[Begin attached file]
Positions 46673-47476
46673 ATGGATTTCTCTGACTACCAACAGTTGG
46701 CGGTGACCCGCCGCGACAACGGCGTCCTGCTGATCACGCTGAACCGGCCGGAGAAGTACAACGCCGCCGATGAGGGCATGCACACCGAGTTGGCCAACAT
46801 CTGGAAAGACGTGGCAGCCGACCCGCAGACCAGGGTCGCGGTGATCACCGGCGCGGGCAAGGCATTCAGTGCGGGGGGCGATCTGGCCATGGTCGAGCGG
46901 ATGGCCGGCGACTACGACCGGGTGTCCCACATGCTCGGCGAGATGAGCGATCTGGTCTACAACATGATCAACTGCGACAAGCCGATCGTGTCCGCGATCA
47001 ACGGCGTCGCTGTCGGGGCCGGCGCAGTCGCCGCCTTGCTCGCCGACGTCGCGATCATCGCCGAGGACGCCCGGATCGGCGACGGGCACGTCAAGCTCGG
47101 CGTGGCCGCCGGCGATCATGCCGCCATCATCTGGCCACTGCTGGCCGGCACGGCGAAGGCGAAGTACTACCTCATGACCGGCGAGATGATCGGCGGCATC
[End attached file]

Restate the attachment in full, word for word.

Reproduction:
Positions 46673-47476
46673 ATGGATTTCTCTGACTACCAACAGTTGG
46701 CGGTGACCCGCCGCGACAACGGCGTCCTGCTGATCACGCTGAACCGGCCGGAGAAGTACAACGCCGCCGATGAGGGCATGCACACCGAGTTGGCCAACAT
46801 CTGGAAAGACGTGGCAGCCGACCCGCAGACCAGGGTCGCGGTGATCACCGGCGCGGGCAAGGCATTCAGTGCGGGGGGCGATCTGGCCATGGTCGAGCGG
46901 ATGGCCGGCGACTACGACCGGGTGTCCCACATGCTCGGCGAGATGAGCGATCTGGTCTACAACATGATCAACTGCGACAAGCCGATCGTGTCCGCGATCA
47001 ACGGCGTCGCTGTCGGGGCCGGCGCAGTCGCCGCCTTGCTCGCCGACGTCGCGATCATCGCCGAGGACGCCCGGATCGGCGACGGGCACGTCAAGCTCGG
47101 CGTGGCCGCCGGCGATCATGCCGCCATCATCTGGCCACTGCTGGCCGGCACGGCGAAGGCGAAGTACTACCTCATGACCGGCGAGATGATCGGCGGCATC